A long-ago trek on the Pacific Crest Trail is helping me survive in quarantine

Dan White

THE WASHINGTON POST – When I hiked the Pacific Crest Trail from Mexico to Canada in the ‘90s, a rattlesnake struck at my ankles, missing by millimeters.

I found black, wriggling creatures in my drinking water. Field mice nibbled my pack straps.
But the biggest obstacles were intangible things: the enormity of a 2,650-mile hike through the lengths of California, Oregon and Washington, combined with my lack of training. The open wilderness and the claustrophobia of a one-person tent containing me and my girlfriend, our elbows in each other’s faces. The inability to imagine the end of the trail and what I would do next.

I was on the trail by choice, while sheltering at home is part of a national emergency. Yet I notice many overlaps between my time on a national scenic trail and these months drifting around my home in Santa Cruz, California: the long stretches of time, my lapsed social graces and hygiene, the constant fighting with loved ones over candy bars and apples, the once-every-10-day shopping binges.

As this time indoors drags on, my thoughts return to the trail – not for escape, but as part of my search for structure and meaning. The trail has become a template for the time ahead of me, with no northern terminus in sight. My experience on the Pacific Crest Trail (PCT) helps me consider the endgame, and the life I want to have when this is over. Here are the lessons I’ve gleaned.


I spent the first couple of weeks on the PCT wondering why faraway mountains did not seem to get closer. No matter how quickly I walked, they receded into the distance, taunting me.

After a while, I tried forgetting the miles. Instead, I looked at the ground, or off to the side. I noticed wildflowers that seemed to burst from solid rock, and weird antlike insects covered with thick furry coats.

I broke days into moments, ignoring the horizon line, focusing on footsteps, pebbles, desert sagebrush or the bumps on a horned lizard’s head.

Before I knew it, I was decimating vast chunks of the trail. The more I forgot the walk in front of me, the faster the miles fell away.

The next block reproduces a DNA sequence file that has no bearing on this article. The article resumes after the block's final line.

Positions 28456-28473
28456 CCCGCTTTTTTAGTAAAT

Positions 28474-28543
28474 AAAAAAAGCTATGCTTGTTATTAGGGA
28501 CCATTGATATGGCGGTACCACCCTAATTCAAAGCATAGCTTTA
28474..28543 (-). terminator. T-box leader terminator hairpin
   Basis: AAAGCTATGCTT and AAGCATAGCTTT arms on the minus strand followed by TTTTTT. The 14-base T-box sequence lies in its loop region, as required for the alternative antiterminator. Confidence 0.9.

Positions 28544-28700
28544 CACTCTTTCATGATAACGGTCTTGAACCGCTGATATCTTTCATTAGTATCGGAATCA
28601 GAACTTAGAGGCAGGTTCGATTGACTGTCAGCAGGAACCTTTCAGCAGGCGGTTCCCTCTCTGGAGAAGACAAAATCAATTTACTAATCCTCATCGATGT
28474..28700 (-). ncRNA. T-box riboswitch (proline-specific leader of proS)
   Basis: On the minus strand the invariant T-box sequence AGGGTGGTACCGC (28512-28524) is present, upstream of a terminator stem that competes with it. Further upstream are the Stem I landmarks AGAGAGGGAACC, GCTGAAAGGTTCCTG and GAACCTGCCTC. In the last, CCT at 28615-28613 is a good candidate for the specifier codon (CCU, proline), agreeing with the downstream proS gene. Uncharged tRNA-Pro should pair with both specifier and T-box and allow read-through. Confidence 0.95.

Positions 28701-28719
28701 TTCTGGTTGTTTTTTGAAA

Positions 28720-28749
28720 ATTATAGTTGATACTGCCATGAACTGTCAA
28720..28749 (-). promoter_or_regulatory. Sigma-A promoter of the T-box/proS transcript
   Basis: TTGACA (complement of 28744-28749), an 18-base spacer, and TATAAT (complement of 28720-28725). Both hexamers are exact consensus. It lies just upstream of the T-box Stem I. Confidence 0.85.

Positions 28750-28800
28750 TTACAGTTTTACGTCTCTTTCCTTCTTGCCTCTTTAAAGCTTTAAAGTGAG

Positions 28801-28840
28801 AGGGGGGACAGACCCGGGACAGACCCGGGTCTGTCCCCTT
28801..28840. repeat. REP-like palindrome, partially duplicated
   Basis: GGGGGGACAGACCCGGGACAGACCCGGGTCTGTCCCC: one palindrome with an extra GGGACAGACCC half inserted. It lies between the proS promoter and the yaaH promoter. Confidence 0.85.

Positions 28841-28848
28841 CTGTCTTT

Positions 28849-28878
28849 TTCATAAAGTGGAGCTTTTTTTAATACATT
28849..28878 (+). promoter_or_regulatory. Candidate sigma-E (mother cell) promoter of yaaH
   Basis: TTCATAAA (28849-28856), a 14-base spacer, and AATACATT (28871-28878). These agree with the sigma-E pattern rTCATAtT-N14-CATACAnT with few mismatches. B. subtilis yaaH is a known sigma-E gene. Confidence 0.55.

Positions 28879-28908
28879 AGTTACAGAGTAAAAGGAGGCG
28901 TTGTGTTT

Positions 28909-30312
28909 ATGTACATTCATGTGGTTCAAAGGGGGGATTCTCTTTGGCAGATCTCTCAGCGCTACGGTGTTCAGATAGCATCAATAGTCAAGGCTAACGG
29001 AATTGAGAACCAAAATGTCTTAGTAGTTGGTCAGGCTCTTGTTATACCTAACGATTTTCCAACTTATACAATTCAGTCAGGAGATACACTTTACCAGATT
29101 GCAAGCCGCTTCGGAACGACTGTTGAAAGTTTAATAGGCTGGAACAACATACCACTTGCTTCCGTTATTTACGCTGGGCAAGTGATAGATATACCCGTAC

ABOVE & BELOW: The author gets a lift in the back of a pickup truck during a 1993 hike of the Pacific Coast Trail; and the author walking on a flatter part of the trail. PHOTOS: THE WASHINGTON POST

Now, during the pandemic, we don’t know when we’ll be able to resume normal life, but by focusing on the present – updating our plague journals, supporting local businesses, writing our own comic strips and maintaining unruly compost heaps – we can take our minds off the steep terrain ahead of us.


In isolation and confinement, fights break out over the most idiotic things.
The PCT is so huge, you’d think my girlfriend and I would have had enough personal space to maintain equilibrium and not squawk at one another over small things. But the pathway is only a few feet wide. In such conditions, relationship flaws magnify. Quirks lose their charm and seem pathological.

We fought over water breaks, rest breaks and daunting logistics. The trail exploited our weaknesses. I spent too many hours pouting, bellowing and digging in instead of walking away or admitting I was wrong.

Though these fights seem trivial now, their lasting impact was devastating. That relationship survived the trail, but it ended soon after the hike was over.

Now I’m married, with an 11-year-old daughter. Skirmishes happen over broken eggs and mushy strawberries. We have battles and week-long investigations over missing cookies.
But I’ve learned to sequester myself when my anger spikes. Now I know that today’s outbursts can reverberate into the future, long after these strange times are over.


Out on the trail, I was amazed by the many inventive ways that nature had of thwarting me, stretching timelines and wrecking plans. In the desert, the sun was so hot I had to hike at night. Bees swarmed. Mosquitoes descended. Up north, snow and ice blocked the path. Bottles froze.

Every time I stopped paying attention to what was in front of me, hairy woodland creatures, invisible bugs or unpredictable weather put me in my place.

Once I got sick of putting iodine tablets in my spring water, so I gulped it untreated. I got so sick I had to leave the trail for weeks. By the time the ordeal ended, I’d lost 30 pounds to giardiasis and abandoned all hope of finishing the trail that season. My timeline for finishing was six months, but it took two years.